Pinterest, the online bulletin board for images of fashion, food, and furniture, took a while to start making money. It took and even longer to build a truly international business.
On Thursday, Pinterest revealed that more than half of its users are from outside the U.S., signaling a major step in the company's transformation into a major Internet player. The milestone comes six years after the company's founding amid a downturn in the tech industry that has many startups struggling to justify their sky-high valuations.
Pinterest said that of its 100 million monthly active users, more than half are from overseas. That's a small uptick from September, when 45% of those living abroad, according to a spokeswoman.
In the last year, Pinterest said that users in Germany have nearly tripled while they have doubled in France, Brazil, and Japan. Two-third of all new users who have signed up for the service since January have been outside the U.S.
In its latest round of funding in 2015, Pinterest achieved a valuation of $11 billion. It reached that mark partly on the promise of substantial overseas growth that eluded some other Internet high fliers. But expanding overseas has also been challenging for Pinterest, largely because its service requires customization based on location—both in simple ways like translating the names of buttons, and in more complex ones like adapting to local tastes and cultures, as tech new site Re/code noted in October.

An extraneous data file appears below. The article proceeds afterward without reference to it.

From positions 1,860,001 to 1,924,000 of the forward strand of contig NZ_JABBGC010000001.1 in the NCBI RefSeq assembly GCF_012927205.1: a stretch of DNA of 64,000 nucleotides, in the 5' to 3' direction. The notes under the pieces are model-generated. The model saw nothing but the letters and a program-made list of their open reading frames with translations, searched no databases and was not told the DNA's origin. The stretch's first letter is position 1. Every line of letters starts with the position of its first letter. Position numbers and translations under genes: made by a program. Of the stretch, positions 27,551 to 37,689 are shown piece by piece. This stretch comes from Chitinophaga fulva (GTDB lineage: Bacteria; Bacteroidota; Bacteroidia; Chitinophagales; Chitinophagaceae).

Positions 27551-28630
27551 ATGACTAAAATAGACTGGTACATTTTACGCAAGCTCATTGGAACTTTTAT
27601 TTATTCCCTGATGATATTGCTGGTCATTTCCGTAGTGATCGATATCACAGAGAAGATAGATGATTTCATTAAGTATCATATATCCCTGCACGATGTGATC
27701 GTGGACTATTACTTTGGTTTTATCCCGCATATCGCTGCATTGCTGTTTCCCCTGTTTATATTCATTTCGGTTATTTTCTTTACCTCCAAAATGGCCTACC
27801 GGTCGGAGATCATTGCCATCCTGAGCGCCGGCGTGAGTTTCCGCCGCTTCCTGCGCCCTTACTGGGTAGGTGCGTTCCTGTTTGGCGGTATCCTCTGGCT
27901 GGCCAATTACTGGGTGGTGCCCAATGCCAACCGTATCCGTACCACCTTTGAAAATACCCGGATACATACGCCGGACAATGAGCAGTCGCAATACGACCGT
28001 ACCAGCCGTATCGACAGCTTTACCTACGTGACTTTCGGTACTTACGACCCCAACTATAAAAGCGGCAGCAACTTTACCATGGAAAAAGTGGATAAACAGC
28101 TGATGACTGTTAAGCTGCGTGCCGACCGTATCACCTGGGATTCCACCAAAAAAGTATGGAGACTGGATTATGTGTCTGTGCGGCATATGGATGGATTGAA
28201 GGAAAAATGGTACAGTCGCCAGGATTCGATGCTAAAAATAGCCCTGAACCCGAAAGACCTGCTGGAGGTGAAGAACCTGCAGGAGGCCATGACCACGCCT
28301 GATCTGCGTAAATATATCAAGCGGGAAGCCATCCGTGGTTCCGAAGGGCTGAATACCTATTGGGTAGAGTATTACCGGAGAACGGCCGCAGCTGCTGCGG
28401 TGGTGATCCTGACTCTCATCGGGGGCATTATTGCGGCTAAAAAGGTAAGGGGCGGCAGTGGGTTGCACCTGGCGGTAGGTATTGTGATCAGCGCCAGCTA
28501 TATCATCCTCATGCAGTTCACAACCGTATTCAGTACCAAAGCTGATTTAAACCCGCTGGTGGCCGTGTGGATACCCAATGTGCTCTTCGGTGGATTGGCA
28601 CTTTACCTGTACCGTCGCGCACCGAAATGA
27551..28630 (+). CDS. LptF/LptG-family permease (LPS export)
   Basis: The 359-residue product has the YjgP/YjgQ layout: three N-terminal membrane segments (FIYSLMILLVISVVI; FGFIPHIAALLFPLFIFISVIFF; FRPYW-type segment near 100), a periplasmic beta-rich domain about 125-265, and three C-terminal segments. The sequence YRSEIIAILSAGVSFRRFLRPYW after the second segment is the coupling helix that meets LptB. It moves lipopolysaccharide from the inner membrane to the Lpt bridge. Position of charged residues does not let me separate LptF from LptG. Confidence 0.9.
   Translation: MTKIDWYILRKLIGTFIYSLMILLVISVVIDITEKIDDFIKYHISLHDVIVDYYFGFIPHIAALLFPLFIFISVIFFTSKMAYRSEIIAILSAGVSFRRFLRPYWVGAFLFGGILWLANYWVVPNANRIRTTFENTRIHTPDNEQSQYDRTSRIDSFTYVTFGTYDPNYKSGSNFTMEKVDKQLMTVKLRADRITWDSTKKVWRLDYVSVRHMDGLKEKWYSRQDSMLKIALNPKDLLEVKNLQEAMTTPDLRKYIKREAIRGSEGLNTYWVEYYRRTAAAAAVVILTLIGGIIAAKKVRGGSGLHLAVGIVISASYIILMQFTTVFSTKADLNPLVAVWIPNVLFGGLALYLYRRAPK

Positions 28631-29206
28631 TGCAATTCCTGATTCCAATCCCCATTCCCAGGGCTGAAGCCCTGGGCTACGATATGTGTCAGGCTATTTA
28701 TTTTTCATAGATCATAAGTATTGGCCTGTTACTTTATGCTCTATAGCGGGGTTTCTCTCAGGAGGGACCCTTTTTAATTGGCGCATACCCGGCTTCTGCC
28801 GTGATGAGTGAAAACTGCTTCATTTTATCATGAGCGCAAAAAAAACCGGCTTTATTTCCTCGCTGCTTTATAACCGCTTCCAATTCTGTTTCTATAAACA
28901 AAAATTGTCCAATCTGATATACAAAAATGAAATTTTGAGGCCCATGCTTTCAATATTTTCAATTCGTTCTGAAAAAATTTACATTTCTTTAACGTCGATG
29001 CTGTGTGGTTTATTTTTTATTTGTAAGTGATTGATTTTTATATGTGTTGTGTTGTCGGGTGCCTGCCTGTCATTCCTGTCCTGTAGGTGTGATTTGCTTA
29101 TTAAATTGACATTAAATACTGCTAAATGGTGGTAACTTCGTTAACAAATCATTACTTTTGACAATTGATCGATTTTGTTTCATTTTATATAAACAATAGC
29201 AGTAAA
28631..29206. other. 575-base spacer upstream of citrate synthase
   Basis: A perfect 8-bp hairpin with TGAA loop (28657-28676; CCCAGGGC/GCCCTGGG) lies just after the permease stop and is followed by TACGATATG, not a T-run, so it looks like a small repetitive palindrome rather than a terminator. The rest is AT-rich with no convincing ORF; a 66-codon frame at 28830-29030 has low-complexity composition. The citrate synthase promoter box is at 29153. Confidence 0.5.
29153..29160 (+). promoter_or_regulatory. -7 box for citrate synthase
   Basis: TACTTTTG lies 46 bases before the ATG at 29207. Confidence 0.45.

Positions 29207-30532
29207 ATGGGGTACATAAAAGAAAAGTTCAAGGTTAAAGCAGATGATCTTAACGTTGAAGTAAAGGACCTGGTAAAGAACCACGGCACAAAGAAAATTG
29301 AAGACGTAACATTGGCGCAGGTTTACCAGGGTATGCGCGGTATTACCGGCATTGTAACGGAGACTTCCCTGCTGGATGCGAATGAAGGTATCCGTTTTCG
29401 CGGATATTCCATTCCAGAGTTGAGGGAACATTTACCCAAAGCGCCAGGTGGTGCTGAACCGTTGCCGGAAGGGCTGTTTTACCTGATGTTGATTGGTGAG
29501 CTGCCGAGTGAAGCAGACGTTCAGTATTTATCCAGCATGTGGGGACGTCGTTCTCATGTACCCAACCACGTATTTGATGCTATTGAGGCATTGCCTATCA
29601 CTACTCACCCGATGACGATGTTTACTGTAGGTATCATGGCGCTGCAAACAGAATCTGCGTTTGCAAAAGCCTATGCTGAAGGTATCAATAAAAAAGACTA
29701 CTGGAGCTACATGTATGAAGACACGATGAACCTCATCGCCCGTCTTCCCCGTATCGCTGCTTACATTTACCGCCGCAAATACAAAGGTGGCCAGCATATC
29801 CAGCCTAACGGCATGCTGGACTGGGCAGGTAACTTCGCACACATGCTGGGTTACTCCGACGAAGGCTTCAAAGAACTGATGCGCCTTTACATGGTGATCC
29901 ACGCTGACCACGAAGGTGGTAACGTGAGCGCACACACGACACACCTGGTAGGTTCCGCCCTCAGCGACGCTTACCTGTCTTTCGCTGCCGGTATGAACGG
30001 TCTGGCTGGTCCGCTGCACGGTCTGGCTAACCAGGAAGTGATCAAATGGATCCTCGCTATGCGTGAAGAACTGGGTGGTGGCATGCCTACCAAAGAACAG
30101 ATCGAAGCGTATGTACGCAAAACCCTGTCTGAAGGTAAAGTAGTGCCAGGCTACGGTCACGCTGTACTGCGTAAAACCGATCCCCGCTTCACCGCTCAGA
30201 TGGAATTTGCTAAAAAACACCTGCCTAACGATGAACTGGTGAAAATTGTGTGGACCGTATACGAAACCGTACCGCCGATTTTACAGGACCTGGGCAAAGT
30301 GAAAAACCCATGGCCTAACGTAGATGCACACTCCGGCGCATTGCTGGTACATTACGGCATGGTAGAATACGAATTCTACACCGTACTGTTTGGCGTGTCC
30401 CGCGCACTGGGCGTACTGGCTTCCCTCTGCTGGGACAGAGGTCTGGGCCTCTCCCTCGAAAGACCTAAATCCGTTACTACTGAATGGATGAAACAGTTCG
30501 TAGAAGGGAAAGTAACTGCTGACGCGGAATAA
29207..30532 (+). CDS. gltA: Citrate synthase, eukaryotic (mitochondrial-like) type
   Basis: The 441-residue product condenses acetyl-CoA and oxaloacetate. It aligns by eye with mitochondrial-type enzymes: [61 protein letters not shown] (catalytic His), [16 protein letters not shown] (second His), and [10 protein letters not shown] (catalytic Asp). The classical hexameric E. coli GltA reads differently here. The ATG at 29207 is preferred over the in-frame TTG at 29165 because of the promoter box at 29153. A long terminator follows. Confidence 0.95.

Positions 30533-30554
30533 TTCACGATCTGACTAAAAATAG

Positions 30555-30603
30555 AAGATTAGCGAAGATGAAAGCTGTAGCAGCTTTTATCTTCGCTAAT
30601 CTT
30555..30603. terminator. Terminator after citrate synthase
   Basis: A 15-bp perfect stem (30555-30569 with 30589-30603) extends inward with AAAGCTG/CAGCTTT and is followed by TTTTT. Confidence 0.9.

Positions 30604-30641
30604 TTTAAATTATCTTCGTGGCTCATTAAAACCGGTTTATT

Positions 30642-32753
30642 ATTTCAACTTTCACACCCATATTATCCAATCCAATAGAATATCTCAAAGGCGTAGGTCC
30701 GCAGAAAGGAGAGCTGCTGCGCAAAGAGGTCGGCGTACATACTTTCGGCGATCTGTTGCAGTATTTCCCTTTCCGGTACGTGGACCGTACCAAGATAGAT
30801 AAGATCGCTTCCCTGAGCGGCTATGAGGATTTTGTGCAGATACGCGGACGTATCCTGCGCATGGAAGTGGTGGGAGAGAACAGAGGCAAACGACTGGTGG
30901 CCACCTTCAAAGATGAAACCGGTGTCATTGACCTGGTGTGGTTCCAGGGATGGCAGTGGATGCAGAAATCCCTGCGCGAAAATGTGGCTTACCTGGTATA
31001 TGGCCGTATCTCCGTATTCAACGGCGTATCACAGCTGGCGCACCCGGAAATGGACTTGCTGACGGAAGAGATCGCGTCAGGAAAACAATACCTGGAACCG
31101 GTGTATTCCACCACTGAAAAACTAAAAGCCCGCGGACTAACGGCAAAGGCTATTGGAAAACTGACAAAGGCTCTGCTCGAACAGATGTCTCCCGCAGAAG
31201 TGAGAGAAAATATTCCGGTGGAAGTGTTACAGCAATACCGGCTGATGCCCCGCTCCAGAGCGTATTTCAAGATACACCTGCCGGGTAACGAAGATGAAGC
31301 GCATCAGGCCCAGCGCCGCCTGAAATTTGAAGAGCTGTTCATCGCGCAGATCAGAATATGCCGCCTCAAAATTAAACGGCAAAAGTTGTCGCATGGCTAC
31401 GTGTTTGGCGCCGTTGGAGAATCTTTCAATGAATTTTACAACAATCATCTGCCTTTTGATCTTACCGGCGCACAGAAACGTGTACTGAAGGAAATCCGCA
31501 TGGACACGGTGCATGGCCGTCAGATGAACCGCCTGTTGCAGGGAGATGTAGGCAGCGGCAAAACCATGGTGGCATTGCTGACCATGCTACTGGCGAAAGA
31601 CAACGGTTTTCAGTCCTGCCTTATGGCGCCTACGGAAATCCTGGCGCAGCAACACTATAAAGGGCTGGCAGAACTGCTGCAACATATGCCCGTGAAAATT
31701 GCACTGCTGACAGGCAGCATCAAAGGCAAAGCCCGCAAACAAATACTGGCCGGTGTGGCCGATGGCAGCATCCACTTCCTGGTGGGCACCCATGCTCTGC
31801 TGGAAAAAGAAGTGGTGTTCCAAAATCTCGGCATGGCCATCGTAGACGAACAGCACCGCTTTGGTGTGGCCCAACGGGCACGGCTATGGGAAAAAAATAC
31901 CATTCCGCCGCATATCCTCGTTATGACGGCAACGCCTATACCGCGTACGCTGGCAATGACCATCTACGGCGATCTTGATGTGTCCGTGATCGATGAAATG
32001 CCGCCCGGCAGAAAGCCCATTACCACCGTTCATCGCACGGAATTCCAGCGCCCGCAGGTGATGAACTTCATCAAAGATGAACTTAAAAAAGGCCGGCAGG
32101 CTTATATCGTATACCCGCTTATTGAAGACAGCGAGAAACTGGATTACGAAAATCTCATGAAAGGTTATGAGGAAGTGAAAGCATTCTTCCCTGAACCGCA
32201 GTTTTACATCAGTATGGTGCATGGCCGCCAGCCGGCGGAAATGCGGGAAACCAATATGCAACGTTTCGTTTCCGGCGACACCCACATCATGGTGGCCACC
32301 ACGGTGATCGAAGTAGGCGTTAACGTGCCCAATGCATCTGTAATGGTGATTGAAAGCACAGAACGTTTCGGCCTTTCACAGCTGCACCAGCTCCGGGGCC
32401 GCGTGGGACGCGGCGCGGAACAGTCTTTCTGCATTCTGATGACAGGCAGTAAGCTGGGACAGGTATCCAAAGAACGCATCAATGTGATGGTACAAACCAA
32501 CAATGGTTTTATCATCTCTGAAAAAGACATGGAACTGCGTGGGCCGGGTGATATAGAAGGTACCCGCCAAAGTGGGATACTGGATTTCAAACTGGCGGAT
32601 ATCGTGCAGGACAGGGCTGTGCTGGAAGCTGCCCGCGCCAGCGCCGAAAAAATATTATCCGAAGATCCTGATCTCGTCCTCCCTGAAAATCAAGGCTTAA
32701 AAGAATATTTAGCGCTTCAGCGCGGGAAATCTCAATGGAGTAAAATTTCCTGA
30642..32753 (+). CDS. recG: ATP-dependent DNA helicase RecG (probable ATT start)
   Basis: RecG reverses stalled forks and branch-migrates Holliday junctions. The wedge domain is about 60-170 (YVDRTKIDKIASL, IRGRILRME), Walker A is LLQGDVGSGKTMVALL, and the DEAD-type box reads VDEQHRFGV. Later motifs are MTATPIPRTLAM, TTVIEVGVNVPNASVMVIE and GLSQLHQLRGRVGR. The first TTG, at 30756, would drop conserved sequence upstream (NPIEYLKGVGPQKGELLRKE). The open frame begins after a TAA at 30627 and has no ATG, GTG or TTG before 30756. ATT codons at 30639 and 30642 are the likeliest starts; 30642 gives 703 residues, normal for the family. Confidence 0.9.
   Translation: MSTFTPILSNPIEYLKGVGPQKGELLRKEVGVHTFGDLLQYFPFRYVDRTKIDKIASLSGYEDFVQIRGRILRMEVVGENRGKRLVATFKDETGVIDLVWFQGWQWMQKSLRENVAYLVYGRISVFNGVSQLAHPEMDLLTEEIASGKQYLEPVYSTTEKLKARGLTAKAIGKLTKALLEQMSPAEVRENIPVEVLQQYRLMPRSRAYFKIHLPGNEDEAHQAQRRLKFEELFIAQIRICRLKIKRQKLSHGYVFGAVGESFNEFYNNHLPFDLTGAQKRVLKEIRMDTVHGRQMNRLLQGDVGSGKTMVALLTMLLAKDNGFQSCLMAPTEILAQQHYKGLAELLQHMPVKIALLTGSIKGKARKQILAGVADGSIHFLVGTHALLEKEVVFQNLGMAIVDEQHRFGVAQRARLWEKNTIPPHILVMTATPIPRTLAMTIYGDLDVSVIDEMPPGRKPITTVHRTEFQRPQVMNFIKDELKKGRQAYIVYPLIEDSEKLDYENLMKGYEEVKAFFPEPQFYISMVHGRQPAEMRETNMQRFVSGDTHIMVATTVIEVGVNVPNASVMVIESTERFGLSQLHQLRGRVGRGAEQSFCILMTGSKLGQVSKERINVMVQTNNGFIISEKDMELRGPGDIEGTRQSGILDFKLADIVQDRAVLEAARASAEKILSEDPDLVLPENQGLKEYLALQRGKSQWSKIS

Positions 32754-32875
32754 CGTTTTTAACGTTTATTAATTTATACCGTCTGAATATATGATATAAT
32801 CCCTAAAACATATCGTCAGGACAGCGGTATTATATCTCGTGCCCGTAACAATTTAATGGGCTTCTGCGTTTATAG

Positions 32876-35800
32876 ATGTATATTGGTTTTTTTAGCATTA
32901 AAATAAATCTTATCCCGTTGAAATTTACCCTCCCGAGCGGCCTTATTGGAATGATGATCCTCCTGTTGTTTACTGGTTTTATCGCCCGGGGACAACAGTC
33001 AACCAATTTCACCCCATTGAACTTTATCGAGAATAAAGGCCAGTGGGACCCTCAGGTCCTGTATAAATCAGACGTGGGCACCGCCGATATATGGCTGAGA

Get Data Sheet, Fortune’s technology newsletter.
That last point is quite important when it comes to Pinterest's ability to make money. In September, Tim Kendall, Pinterest's then-head of monetization and current president, told Fortune that the company planned to make money entirely from ads. And for that it needs users—lots and lots of users. Clearly, Pinterest hopes to find them outside the U.S., which is largely while it recently redesigned its mobile app in an effort to make it work better around the world by making it load faster and have a layout that works well with any language's alphabet. On Thursday, it also announced "Featured Collections" for users in the U.K., France, Germany, Brazil, and Japan that will include content tailored to each country recipes like from local celebrity chefs and the latest merchandise from local retailers.
Those international users are also important to Pinterest, and potentially a risky undertaking, as the company has found it quite challenging to lure men as easily as it has women. As of last July, men made up only 18% of Pinterest's users. So while Pinterest has been a hit with American women, there's no guarantee it will hook users in other countries at the same level.
But whether any of this will work out remains to be seen. Last month, Pinterest said that it has yet to expand its advertising beyond the U.S. and even when it does, it will start with English-speaking countries.